Corbetta et al (2018) argue that this infant learning is enhanced by the embedded processes of exploration (trying different variations of the behavior) and selection (reproducing what works).

These embedded exploration and selection processes provide the fundamental mechanism by which the discovery and formation of new behaviours occur.

“Via repeated cycles of perception and action, new skills form, existing behaviors are updated and refined, and the diversification of behavior unfolds as skills are applied to an increasing number of situations.

We argue that this repeating cycle of perception and action and the processes of exploration and selection embedded within provide meaningful experiences to create valuable and effective interactions within the environment, which ultimately will lead to tuning our interactions more closely to our intended goals.”

Perception and action and exploration and selection are important for the discovery of one’s own action capabilities, for the discovery of actions’ outcomes on the physical world, and for the provision of unique learning opportunities not only for acquiring knowledge about the world, but also for learning how to better act within it in the moment. This process involves a constant mapping between perception and action, in relation to the features of the environment and the goal to be attained."

Perception and action and the embedded processes of exploration (trying different variations of the behavior) and selection (reproducing what works) play a primary role in this rapid transition in skills.

  • Via repeated cycles of perception and action, new skills form, existing behaviors are updated and refined, and the diversification of behavior unfolds as skills are applied to an increasing number of situations.
  • Perception and action and exploration and selection are important for the discovery of one’s own action capabilities, for the discovery of actions’ outcomes on the physical world, and for the provision of unique learning opportunities not only for acquiring knowledge about the world, but also for learning how to better act within it in the moment. This process involves a constant mapping between perception and action, in relation to the features of the environment and the goal to be attained.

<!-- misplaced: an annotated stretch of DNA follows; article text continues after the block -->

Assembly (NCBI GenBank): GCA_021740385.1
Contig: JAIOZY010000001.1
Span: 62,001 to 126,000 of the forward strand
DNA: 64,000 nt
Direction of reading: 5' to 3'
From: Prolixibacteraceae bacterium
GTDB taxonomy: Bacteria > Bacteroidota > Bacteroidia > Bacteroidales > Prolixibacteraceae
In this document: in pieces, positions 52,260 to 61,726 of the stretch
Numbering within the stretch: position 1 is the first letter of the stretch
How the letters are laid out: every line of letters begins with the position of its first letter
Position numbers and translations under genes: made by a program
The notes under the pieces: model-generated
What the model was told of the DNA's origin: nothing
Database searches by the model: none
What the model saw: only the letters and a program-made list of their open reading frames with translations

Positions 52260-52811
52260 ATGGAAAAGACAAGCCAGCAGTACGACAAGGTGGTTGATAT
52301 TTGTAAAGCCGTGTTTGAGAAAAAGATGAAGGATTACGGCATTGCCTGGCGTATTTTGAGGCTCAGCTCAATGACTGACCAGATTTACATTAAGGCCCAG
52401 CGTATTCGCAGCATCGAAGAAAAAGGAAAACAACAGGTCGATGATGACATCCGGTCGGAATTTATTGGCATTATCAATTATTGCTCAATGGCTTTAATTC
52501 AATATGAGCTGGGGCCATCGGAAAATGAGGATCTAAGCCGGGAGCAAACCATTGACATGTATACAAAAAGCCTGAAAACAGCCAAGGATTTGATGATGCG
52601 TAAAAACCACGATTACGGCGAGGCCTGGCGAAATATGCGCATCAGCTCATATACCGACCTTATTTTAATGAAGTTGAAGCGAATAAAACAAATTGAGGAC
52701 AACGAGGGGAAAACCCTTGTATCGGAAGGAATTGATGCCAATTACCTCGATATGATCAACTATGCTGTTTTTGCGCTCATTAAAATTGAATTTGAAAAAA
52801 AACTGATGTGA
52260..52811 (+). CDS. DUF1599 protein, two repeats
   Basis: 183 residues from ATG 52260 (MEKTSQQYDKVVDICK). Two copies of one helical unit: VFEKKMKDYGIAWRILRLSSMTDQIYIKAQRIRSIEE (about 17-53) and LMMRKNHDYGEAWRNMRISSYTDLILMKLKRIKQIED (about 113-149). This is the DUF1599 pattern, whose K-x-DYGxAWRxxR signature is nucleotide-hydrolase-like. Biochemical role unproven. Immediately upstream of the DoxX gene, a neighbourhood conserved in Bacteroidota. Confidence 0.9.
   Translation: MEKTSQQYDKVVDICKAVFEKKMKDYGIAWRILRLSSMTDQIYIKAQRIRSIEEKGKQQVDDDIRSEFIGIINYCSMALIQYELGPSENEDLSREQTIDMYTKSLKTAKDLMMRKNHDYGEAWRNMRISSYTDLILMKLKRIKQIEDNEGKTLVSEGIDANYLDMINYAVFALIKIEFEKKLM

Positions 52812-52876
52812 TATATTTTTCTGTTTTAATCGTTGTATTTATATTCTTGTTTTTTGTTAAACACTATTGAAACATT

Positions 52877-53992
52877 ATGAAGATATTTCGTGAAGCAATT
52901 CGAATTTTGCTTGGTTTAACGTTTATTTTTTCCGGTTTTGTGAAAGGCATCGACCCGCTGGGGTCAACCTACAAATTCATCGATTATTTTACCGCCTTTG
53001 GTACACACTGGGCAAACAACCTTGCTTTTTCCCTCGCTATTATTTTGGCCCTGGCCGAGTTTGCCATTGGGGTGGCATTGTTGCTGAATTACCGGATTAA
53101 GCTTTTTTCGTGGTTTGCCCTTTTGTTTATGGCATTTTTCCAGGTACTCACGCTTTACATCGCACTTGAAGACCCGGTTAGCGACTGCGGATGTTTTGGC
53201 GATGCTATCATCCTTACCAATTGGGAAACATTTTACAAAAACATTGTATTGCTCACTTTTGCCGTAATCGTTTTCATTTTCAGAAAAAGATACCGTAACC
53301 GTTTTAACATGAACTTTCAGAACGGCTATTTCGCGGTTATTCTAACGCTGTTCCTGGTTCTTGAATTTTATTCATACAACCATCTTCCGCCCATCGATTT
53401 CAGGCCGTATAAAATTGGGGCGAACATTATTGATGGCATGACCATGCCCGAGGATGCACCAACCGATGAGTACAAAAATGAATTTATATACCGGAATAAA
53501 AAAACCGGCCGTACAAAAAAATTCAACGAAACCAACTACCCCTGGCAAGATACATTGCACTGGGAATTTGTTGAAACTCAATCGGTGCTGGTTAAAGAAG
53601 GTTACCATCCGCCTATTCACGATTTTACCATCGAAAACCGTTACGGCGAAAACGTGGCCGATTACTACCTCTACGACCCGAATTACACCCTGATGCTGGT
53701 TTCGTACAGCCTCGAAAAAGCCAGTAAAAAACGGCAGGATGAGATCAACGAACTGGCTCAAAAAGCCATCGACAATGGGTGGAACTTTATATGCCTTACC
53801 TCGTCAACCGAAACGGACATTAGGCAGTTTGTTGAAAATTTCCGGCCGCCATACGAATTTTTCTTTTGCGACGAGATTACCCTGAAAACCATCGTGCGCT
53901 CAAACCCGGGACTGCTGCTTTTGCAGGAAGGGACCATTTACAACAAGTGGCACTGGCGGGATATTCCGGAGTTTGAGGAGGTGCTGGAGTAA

“As newborns use their available eye muscle strength and control to attend to objects or people moving through their space, they push their systems, bit by bit, to go farther, to see more and longer. These repeated cycles of moving and perceiving the consequences lead, over time, to sufficient control of head and neck muscles to lift the head and eyes upward, leading to new, interesting things to explore. Their efforts have cascading effects, enabling more and longer movements through greater distances, toward objects, people, and sounds that attract them. Bit by bit, the foundation takes shape and expands for discovering new concepts, consistencies, and motor control.” Ulrich 2010


References 

Corbetta, D., Dimercurio, A., Wiener, R. F., Connell, J. P., & Clark, M. (2018). How Perception and Action Fosters Exploration and Selection in Infant Skill Acquisition. Advances in Child Development and Behavior (Vol. 55, pp. 1–29).

Fuster, J. M. (2018). Upper processing stages of the perception-action cycle, (May 2004). doi:10.1016/j.tics.2004.02.004

Oudeyer PY, Smith LB. How Evolution May Work Through Curiosity-Driven Developmental Process. Top Cogn Sci. 2016 Apr;8(2):492-502.

Ulrich B. D. (2010). Opportunities for early intervention based on theory, basic neuroscience, and clinical science. Physical therapy, 90(12), 1868–1880. doi:10.2522/ptj.20100040

von Hofsten C, Rosander K. The Development of Sensorimotor Intelligence in Infants. Adv Child Dev Behav. 2018;55:73-106. doi: 10.1016/bs.acdb.2018.04.003.

Epub 2018 May 21. Review. PubMed PMID: 30031439.